The invented position encoder system thus may be implemented via a method which includes the steps of: (1) providing a disc mounted for rotation about a first axis, the disc including first and second tracks, the first track having incremental markings of a first resolution and the second track having incremental markings of a second resolution; (2) providing a first sensor to identify markings along the first track; (3) providing a second sensor to identify markings along the second track; (4) quantifying markings of the second track during a predetermined movement of the disc; (5) identifying eccentricity by determining a difference between the quantified number of markings and a predetermined desired quantity of markings, the desired quantity of markings typically corresponding to a ratio of the second resolution to the first resolution; and (6) adjusting the identified relative angular position based on the corresponding identified eccentricity.
These and other objects and advantages of the present invention will be understood more readily upon consideration of the drawings and the detailed description of the preferred embodiment which is set forth below.
FIG. 1 is a schematic view of a position encoder system constructed in accordance with a preferred embodiment of the invention.
FIG. 2 shows an output wave form of a first sensor which forms a part of the position encoder system depicted in FIG. 1.
FIG. 3 shows output wave forms of a second sensor which forms a part of the position encoder system depicted in FIG. 1.
FIG. 4 shows a wave form demonstrating eccentricity error of a typical code wheel prior to correction.
FIG. 5 is a flowchart demonstrating a method of identifying relative angular position of an object in accordance with a preferred embodiment of the invention.
Referring initially to FIG. 1, a position encoder system constructed in accordance with a preferred embodiment of the invention is shown generally at 10. As indicated, the depicted system has broad utility, but is described herein for use in a device such as an ink-jet printer where accurate positioning of an object is required. It will be appreciated, for example, that inaccurate positioning of the printer's feed rollers (which direct advancement of print media) may lead to a variety of problems, including color banding, improper spacing, or even overlap of printed lines of text.
In the depicted embodiment, position encoder system 10 is configured for use in identifying the angular position of feed rollers (not shown) which rotate about an axis A'. This is accomplished using a code wheel which takes the form of a disc 20, such disc also being mounted for rotation about axis A'. Ideally, the axis of rotation of the disc corresponds to its geometric center A, but more typically, the actual axis of rotation A' will be offset from the disc's geometric center due to allowed inaccuracies in assembly of the printer. In the depicted embodiment, such offset is represented by eccentricity E, a measurement which may vary both in direction and in amplitude.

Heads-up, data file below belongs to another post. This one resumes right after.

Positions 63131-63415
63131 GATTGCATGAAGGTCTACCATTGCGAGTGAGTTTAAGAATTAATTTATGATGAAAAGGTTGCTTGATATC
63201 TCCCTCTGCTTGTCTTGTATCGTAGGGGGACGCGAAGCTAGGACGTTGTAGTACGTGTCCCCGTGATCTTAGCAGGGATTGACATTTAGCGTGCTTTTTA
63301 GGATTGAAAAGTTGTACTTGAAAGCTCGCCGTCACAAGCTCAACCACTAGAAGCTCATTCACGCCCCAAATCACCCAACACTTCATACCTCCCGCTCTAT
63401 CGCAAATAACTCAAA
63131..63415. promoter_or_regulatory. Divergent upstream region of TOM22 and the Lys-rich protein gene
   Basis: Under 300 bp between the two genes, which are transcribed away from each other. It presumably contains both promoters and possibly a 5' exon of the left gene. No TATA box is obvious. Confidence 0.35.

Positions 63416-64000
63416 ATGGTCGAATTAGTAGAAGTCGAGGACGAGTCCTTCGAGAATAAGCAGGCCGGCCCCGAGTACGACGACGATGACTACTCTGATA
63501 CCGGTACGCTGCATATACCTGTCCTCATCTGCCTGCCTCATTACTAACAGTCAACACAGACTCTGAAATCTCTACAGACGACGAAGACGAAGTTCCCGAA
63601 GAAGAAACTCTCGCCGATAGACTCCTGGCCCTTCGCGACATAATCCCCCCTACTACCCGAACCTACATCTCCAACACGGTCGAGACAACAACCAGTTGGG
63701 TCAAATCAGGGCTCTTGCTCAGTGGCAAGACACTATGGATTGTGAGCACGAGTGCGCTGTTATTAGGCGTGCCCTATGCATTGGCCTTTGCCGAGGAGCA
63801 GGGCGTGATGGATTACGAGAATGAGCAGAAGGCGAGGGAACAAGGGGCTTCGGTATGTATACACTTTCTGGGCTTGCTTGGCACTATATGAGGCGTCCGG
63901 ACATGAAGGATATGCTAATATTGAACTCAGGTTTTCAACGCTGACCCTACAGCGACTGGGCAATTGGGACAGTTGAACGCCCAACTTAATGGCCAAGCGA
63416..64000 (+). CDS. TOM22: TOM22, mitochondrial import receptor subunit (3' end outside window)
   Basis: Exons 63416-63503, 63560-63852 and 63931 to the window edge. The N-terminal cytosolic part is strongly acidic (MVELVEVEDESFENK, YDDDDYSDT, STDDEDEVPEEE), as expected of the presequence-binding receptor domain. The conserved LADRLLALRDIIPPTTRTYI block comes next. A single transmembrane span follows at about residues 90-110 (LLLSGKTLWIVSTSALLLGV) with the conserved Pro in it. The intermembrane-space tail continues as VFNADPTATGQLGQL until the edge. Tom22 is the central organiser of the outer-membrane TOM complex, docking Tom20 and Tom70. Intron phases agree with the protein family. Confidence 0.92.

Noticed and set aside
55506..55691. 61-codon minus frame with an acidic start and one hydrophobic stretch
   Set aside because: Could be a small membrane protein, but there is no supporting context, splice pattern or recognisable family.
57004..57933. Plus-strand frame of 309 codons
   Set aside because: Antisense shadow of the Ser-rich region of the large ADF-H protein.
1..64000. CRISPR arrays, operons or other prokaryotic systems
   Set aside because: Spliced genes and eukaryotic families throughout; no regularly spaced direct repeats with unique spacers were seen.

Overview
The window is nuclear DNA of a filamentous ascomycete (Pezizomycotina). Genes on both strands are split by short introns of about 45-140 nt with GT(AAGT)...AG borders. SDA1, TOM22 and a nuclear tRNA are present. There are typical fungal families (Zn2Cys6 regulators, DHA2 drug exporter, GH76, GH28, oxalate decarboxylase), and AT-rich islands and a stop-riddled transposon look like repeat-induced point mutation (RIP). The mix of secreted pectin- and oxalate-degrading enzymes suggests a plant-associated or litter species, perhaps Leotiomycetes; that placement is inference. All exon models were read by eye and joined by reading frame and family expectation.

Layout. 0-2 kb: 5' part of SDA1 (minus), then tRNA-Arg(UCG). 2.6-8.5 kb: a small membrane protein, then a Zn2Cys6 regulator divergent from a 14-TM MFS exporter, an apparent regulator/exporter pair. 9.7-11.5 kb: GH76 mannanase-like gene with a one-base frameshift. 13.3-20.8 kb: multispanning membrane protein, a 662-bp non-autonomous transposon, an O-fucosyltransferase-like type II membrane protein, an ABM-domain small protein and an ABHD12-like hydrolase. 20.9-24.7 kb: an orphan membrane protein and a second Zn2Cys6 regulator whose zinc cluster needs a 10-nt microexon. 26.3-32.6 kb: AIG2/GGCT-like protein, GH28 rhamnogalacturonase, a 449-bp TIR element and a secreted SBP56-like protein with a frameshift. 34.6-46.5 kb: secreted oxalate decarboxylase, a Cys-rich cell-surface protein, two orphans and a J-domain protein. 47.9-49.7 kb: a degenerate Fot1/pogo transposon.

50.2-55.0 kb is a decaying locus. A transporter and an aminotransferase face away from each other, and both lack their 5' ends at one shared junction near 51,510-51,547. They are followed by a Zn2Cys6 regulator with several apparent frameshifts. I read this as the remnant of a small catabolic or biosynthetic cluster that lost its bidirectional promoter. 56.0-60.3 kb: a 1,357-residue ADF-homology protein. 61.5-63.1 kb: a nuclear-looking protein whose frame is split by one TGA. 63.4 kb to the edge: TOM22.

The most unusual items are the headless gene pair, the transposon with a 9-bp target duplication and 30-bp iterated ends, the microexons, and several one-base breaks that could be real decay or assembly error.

Referring still to FIG. 1, it will be noted that the code wheel defines a pair of tracks 22, 24, each with a series of incremental markings 23, 25. One or more of the incremental markings (i.e. marking 26) may be adapted to identify a particular position (i.e., a start position) along the code wheel. Marking 26, for example, is three times the width of the other markings to indicate the predetermined home or start position of the code wheel. Accordingly, when determining code wheel position, measurements are taken relative to the start position defined by marking 26.
The tracks typically define a pair of concentric rings, generally following the disc perimeter so as to accommodate identification thereof. The inner track (or first track) 24 is a low resolution track, including a first predetermined number of equally-spaced incremental markings. The outer track (or second track) 22 is a high resolution track, including a second predetermined number of equally-spaced incremental markings which is greater than the number of markings along the first track. Accordingly, first track 24 has a first resolution, and second track 22 has a second resolution greater than the first resolution.
Because the first track is of a lower resolution than the second track, it will be understood that each marking of the first track will correspond to a plurality of markings of the second track. This accommodates determination of a desired correlation between the number of markings along a predetermined portion of the first track and the number of markings along a corresponding portion of the second track. Such correlation may be defined as a ratio of markings of the first track to markings of the second track. In the preferred embodiment, the first track includes forty-eight markings, and the second track includes nine-hundred-sixty markings. Accordingly, each marking of the first track corresponds to twenty markings of the second track. This ratio is represented only schematically by the markings shown in FIG. 1.